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I’d describe my upbringing as pretty traditional and happy. But mainly I was very fortunate to be surrounded by the arts – both my mother and father were quite creative. My childhood was very much about travelling to different cities and going to museums, and music was big part of my life, too. All of that had a huge impact on me and who I am today.
My interest in design came about quite naturally. My parents ran a very open house where people were constantly coming and going, and we often went to other people's homes too. I was always looking at things and, at the weekend, I’d go with my mother to look at show flats rather than doing things other young girls did. I love the whole ‘before and after’ aspect. Even at the age of 13, I was adjusting the way my own bedroom looked, so I think it was clear I knew what I wanted to do.
The first design job I ever had was a kitchen for my stepfather's friend. But the first big job was for a girlfriend who was having an affair with a very famous racing driver. I ended up designing the house and from there I ended up designing houses for a few racing drivers, and then some actors and musicians, and everything just evolved organically. I was self-taught – self-taught in running a business, design, and we didn't have social media, or even the Internet really to speed things along. Strangely, I kind of miss that today.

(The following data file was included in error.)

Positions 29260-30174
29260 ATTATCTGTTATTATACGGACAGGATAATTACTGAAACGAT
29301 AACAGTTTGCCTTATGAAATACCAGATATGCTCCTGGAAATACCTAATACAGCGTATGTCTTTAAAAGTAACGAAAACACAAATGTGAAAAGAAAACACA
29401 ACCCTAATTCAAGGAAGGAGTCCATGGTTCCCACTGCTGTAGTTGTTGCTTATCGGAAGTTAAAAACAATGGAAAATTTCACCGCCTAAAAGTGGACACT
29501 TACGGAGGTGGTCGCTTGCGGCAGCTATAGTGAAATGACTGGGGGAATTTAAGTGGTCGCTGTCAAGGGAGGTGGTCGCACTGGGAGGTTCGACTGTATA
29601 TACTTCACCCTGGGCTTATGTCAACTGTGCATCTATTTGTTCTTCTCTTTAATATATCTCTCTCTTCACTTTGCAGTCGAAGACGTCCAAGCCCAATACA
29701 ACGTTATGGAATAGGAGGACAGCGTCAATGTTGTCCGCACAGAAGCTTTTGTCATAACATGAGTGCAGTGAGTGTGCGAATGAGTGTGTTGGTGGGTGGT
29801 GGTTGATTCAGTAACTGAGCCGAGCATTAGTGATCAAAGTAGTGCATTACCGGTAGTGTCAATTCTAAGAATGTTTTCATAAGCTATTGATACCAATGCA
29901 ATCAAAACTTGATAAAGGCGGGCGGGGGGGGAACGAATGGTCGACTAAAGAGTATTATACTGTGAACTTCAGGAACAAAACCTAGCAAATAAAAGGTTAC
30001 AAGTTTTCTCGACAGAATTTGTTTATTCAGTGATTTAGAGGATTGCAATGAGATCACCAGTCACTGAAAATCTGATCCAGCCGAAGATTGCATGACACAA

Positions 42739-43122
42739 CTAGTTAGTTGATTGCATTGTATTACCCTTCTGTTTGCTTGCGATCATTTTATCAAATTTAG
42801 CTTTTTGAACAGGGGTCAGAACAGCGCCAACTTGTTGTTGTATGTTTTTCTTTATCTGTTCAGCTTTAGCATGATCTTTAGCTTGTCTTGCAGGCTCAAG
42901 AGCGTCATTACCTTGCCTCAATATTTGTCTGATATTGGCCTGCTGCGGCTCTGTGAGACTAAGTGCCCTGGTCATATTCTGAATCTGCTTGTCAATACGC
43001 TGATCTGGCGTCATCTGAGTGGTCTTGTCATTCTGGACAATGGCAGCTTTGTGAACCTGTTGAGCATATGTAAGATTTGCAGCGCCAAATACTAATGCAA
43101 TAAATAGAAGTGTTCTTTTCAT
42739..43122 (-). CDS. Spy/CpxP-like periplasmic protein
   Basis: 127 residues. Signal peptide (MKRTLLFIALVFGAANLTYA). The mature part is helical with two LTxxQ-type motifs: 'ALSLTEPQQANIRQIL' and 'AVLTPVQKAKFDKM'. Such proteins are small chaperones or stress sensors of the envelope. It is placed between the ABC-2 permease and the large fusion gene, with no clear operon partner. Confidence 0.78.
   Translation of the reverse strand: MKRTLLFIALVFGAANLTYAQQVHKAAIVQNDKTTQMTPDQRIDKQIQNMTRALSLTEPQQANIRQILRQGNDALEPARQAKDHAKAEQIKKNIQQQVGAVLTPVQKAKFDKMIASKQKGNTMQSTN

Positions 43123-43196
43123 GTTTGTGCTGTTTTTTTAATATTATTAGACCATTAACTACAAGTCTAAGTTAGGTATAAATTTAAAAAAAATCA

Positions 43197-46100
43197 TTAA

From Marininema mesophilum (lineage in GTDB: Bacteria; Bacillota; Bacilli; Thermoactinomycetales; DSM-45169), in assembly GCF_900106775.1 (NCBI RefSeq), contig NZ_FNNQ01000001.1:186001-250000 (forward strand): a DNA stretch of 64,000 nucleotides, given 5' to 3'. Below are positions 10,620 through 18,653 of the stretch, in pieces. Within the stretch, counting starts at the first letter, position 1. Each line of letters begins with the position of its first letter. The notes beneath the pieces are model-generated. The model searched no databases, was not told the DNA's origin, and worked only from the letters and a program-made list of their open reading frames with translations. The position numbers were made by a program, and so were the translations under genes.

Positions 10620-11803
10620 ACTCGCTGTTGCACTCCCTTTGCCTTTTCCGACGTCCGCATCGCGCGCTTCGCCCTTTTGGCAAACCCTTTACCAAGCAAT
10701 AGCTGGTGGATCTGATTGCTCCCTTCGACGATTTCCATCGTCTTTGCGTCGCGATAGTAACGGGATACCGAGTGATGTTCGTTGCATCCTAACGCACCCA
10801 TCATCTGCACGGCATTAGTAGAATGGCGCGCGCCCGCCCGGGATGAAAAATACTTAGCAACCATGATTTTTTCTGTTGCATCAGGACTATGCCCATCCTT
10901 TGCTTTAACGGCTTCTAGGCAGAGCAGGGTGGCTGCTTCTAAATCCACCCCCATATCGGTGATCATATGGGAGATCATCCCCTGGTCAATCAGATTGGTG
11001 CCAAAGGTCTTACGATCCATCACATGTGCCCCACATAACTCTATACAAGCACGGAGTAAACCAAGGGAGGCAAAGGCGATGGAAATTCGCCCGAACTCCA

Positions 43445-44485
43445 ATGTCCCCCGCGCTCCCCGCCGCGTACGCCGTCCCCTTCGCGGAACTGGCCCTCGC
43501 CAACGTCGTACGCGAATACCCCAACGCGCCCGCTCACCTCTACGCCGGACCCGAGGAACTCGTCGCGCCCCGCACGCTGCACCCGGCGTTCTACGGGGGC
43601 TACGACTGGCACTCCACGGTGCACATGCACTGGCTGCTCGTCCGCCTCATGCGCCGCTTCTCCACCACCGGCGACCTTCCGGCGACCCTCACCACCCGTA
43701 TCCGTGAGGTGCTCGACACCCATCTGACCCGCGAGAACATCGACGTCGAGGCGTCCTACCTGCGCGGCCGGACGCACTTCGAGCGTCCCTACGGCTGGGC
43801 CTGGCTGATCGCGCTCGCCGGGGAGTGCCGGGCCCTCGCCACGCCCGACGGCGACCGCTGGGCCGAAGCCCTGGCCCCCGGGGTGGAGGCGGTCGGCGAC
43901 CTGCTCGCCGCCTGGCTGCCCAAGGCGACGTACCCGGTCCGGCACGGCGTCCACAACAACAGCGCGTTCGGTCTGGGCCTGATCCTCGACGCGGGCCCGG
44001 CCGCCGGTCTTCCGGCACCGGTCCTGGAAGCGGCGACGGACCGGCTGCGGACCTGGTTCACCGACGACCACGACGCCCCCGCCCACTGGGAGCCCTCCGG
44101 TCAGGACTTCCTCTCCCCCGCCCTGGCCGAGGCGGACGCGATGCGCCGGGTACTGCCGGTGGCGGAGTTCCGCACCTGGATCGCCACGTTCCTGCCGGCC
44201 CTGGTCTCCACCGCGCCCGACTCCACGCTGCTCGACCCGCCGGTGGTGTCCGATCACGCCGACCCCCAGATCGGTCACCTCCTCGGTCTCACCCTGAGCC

I can’t say I’ve ever had any real professional mentors. If anything, my mother has always been very successful herself and, while I met lots of amazing people through her, she was the one who was always there – the most honest person in my life. That’s what you need in someone who's mentoring you – someone who can be painfully honest about things.
Lots of people are curious about where my design philosophy or style comes from. I suppose I’ve always had this real love for the Far East, but I’ve definitely created my own look that has since become known as East meets West. It’s really about creating environments that feel very balanced and harmonious, that are based on a neutral colour palette. Over the years I’ve had about 2,000 headlines calling me the queen of taupe – but actually it was much more than that. It was about creating these base tones to put whatever colour or type of furniture on top of – and really digging down into how people live. While it’s evolved over the years, a lot of the principles have stayed the same – and I think that’s why people like what I do. It’s consistent and doesn’t play into trends.